Symbiotic Relationships Cards - PDF
jingle-bells.info http:// jingle-bells.info antelope, and many other herd species. A symbiotic relationship in which both species benefit. An oxpecker will perch on the backs of rhinoceros' and feed. If both organisms benefit, the relationship is called mutualism. If one of and feed on The red-billed oxpecker has a symbiotic relationship with impala antelope.
This provides protection to the clownfish and the clownfish also feeds on the food scraps of the sea anemone.
Cattle Egret and Cattle or Horses The cattle egret follows cattle or horses and preys on the insects the animals stir up as they graze. Golden Jackals and Tigers If a golden jackal is expelled from its pack, it may attach itself to a particular tiger, trailing it at a safe distance and then feeding on the tiger s kills.Oxpecker – Hero or Villain? - WILD NATURE
Birds and Army Ants Some birds follow army ant raids on forest floors. When the army ant colony travels along the forest floor, it stirs up numerous flying insects.
What Is the Relationship Between an Oxpecker & a Bison?
As the insects flee from the army ants, the birds following the ants catch the insects. Orchids and Trees Orchids grow on the trunks or branches of the trees.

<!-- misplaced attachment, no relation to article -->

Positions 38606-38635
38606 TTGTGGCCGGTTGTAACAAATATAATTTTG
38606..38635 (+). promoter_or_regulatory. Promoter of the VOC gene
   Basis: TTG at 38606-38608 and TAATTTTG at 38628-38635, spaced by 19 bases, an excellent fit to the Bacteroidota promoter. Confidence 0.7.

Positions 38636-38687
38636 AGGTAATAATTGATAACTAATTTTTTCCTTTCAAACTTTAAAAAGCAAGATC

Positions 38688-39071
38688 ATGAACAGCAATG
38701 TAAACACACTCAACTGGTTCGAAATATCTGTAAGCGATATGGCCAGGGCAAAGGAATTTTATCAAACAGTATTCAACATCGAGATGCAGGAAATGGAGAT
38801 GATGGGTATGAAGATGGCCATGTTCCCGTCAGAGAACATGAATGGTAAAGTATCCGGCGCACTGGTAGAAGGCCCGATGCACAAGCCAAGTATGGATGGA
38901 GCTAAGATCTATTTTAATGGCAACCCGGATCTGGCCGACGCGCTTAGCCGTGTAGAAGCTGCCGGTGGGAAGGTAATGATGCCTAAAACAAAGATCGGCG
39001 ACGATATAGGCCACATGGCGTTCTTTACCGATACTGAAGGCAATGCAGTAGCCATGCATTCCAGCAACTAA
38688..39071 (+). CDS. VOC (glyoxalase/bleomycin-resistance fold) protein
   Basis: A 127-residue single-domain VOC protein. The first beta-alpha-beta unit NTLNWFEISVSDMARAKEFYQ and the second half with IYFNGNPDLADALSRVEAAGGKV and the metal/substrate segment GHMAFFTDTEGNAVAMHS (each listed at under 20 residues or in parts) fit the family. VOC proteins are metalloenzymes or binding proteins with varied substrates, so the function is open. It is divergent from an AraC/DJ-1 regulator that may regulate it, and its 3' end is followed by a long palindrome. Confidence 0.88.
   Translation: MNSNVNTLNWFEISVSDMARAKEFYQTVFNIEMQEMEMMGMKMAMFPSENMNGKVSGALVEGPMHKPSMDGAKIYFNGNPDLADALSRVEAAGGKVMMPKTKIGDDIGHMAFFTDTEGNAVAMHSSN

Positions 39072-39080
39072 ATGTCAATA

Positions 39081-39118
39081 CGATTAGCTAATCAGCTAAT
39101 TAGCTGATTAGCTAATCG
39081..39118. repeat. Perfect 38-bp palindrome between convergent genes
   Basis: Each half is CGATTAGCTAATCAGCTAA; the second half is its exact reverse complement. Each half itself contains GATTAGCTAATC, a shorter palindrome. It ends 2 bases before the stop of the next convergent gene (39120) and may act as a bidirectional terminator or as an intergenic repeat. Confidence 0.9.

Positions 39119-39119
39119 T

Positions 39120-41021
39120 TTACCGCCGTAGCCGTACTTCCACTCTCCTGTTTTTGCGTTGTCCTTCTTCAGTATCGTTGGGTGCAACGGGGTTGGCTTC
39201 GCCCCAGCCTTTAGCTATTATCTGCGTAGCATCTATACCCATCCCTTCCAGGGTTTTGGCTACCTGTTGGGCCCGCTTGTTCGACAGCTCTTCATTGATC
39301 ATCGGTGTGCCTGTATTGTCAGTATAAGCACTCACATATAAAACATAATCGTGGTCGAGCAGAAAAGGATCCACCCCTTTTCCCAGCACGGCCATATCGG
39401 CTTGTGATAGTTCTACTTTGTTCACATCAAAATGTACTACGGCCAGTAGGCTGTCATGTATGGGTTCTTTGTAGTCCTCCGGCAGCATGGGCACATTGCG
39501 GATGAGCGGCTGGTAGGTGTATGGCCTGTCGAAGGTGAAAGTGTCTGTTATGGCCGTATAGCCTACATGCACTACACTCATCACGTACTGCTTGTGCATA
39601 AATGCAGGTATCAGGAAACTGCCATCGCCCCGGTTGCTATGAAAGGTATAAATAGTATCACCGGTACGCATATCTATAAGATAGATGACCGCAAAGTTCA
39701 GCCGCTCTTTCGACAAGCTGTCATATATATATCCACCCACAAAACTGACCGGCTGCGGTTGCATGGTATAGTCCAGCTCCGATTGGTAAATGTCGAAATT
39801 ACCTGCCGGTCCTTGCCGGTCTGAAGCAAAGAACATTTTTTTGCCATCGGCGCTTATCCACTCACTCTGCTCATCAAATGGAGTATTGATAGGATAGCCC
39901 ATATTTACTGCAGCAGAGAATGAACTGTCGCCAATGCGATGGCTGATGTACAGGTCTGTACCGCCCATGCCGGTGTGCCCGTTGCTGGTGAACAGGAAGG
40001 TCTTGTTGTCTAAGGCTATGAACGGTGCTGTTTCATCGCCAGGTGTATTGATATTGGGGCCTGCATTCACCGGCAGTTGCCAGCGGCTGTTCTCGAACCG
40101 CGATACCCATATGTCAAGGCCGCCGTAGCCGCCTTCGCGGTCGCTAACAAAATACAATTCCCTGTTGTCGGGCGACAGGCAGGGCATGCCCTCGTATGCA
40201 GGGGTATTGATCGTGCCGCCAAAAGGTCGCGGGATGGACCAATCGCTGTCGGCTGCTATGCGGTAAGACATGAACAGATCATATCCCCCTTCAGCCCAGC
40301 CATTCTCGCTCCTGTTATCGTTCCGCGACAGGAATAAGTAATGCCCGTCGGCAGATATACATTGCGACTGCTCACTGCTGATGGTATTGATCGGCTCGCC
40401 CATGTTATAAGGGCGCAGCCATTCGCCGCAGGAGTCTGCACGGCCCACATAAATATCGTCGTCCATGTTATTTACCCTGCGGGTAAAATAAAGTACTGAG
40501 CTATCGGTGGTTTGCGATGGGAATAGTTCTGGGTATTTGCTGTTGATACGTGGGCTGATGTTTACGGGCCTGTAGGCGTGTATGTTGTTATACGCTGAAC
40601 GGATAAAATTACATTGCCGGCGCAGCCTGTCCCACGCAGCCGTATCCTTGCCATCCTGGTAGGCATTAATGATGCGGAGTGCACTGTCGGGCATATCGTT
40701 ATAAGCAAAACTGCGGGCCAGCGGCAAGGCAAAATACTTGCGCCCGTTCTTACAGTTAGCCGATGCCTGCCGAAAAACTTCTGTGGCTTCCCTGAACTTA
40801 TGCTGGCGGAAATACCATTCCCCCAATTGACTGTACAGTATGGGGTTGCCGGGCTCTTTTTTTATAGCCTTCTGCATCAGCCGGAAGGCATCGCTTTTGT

They receive light they need and nutrients that run down along the trees. The orchids do not affect the trees. Mosses and Trees Mosses can grow on the trunks or branches of trees. They get light they need as well as nutrients that run down along the trees.
The mosses do not affect the trees. Goby Fish and Sea Urchins The goby fish live amongst the sea urchins and are provided protection from their predators. Man-of-War Fish and Portuguese Man of War Jellyfish The man-of-war fish lives amongst the Portuguese man-of-war jellyfish and are provided protection from their predators.
Pearl Fish and Sea Cucumber The pearl fish spends its day in the intestines of the sea cucumber and emerges at night to feed on small crustaceans. This does not appear to harm the sea cucumber.
Mutualism Cards Ostrich and Gazelle Ostriches and gazelles feed next to each other. They both watch for predators and alert each other to danger. Because the visual abilities of the two species are different, they each can identify threats that the other animal would not see as readily.
Yucca Plant and Yucca Moth Yucca flowers are pollinated by yucca moths. The moths lay their eggs in the flowers where the larvae hatch and eat some of the developing seeds. Oxpecker and Rhinoceros Oxpeckers feed on the ticks found on a rhinoceros. In addition, if they sense danger, the oxpecker will fly up and scream out as a warning to the rhinoceros. Honey Guide Bird and Badger Honey guide birds alert and direct badgers to beehives.
The badgers then expose the hives and feed on the honey first. Then, the honey guide birds eat. Boxer Crab and Anemone The boxer crab carries a pair of small anemones in its claws. When a predator approaches, it waves the anemones around which presents its stinging tentacles and deters the predator.
The anemones get small particles of food from the crab when it eats. The alpheid shrimp has bad vision, so it is vulnerable to predators when above ground. The goby fish stands guard at the entrance of the burrow and will flick its tail to signal the shrimp that it is safe to come out. The goby fish gets a burrow to live in while the shrimp is warned of predators.